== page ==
Willis is a southpaw kickboxer. He prefers to sit at range and look to land his big left straight. Willis has little wasted motion on the feet, he’s comfortable staying in the same spot until forced to do otherwise. Willis also has a crisp jab and likes to throw his jab and straight in combination.
“Big Pretty” is most comfortable as a pressure-counter fighter. When he does decide to utilize his footwork, Willis likes to walk his opponent down and counter as they throw back at him. He’s also comfortable fighting off the back foot in a traditionally counter-fighting stance as well.
Willis also likes to meet his opponent in the clinch to throw knees. He often punctuates punching combinations with clinch knees. Willis has landed a few takedowns in the UFC, but against a much lower-caliber of wrestler than Blaydes. Defensively, Willis has never had to defend a takedown in the UFC.
Normally, Willis’s high-volume approach would be enough to earn him the victory. “Big Pretty” has out-landed every fighter he’s faced in the UFC thus far.
Against Blaydes, however, Willis will need to utilize his power. Blaydes has show that volume alone isn’t enough to scare him off. Even rocking Blaydes isn’t enough to stop his wrestling attack. To stop Blaydes from coming at you, you need to knock him out.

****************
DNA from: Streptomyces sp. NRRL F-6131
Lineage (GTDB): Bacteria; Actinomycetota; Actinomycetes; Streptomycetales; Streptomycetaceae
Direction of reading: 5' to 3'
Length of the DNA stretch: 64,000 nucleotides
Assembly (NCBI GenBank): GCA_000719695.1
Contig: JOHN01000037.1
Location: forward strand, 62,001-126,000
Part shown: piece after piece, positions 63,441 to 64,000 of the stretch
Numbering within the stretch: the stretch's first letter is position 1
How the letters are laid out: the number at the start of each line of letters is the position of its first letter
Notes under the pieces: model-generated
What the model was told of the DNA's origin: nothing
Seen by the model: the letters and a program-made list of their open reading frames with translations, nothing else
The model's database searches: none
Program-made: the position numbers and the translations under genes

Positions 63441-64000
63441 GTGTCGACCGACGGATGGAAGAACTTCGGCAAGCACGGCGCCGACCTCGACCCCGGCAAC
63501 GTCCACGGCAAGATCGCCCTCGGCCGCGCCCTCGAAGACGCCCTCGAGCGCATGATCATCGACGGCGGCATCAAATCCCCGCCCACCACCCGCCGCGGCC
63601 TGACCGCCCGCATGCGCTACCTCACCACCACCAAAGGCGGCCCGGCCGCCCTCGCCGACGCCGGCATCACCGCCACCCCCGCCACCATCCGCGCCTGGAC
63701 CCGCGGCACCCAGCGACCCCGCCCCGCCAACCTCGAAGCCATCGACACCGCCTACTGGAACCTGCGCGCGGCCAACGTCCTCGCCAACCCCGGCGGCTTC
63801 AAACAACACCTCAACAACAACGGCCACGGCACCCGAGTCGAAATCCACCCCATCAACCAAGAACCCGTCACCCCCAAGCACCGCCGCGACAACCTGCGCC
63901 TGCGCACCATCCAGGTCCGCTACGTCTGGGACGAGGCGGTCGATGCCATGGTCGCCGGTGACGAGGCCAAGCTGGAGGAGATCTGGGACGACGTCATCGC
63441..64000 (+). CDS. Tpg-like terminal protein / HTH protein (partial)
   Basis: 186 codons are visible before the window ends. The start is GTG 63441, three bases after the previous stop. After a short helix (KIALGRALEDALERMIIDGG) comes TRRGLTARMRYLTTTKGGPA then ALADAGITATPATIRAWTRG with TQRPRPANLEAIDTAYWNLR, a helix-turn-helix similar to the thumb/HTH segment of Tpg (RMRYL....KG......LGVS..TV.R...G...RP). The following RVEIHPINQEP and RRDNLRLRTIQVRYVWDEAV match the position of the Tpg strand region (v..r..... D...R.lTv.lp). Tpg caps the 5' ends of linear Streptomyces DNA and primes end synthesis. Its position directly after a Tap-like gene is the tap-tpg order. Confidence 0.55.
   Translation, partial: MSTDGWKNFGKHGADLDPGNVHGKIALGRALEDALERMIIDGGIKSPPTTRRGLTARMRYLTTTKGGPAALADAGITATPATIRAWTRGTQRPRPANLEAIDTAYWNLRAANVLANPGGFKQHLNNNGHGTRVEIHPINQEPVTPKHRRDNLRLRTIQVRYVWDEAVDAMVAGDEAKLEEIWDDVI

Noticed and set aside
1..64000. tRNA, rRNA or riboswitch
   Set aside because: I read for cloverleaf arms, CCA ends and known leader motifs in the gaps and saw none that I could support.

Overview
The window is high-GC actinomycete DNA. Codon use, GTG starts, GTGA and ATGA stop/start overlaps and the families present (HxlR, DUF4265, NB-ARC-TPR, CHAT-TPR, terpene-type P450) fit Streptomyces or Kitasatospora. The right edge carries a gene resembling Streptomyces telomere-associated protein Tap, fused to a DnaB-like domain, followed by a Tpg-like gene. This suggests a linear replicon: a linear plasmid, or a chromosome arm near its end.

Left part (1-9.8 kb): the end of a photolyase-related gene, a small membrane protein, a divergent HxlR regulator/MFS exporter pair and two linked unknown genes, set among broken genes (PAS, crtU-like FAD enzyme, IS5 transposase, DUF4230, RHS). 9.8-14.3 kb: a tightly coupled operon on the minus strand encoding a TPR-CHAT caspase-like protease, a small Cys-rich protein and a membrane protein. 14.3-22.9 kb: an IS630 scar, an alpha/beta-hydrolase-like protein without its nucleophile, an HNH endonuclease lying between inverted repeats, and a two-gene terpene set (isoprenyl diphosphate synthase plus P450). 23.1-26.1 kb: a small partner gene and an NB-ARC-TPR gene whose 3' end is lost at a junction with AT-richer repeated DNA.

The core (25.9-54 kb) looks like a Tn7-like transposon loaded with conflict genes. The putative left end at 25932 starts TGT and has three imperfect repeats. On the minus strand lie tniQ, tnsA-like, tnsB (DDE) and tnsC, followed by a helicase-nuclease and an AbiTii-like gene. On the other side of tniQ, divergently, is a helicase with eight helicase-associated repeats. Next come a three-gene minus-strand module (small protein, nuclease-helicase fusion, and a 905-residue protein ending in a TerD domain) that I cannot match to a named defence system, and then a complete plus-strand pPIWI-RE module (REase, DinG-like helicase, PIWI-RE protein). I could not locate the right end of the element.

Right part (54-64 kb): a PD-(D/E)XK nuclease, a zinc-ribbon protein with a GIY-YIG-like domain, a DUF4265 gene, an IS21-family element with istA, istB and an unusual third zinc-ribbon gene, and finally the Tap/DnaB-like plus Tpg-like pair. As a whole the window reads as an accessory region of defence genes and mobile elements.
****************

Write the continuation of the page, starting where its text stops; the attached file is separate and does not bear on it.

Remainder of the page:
Willis will have to not only land his typical volume, but he will need to focus on putting Blaydes away to win this one.
The X-Factor: Volume
As mentioned above, Willis’ high-volume approach on the feet has been a key advantage for him thus far. However, this is not an advantage he’ll have entering this bout.
- Blaydes averages 4.17 significant strikes per 15 minutes.
- Blaydes averages 6.75 takedowns per 15 minutes.
- Willis averages 4.40 significant strikes per 15 minutes.
- Willis averages 1.26 takedowns per 15 minutes.
Since Blaydes can match Willis’s pace on the feet and has a marked edge in grappling activity, the numbers indicate that this fight favors Blaydes the longer it goes. Willis will likely need a finish to win as Blaydes’s activity is likely to win him a decision if the fight goes the distance.
Current and Past Odds
It is extremely rare that either man finds himself the underdog. Blaydes has always been the favorite in the UFC. A -245 line is right around the midrange for him.
Willis has always been the favorite as well prior to this bout. The closest Willis has been to an underdog was -115 against Mark Hunt in his last fight.
Prediction: Blaydes vs. Willis
The numbers tell a clear story in this one, and my gut feels the same way. This is a classic striker-versus-grappler matchup, but in this case the gap in striking is much smaller than the gap in wrestling.
There’s little reason to think Willis has the power to stop Blaydes on the feet. Blaydes has hung in there on the feet – and hurt – much higher-caliber strikers than Willis.
That doesn’t even consider that Blaydes’ striking serves purely to facilitate his wrestling. Willis has never had to stop a takedown in the UFC, but the grappling we have seen from him should give Blaydes little cause for concern.
There is always a puncher’s chance at heavyweight, but that’s Willis’ only clear path to victory. Blaydes simply has too many tools for “Big Pretty.” I think it’s appropriate that on the same weekend as the NCAA Division I wrestling championships, the wrestler gets it done here.
The Pick: Curtis Blaydes -270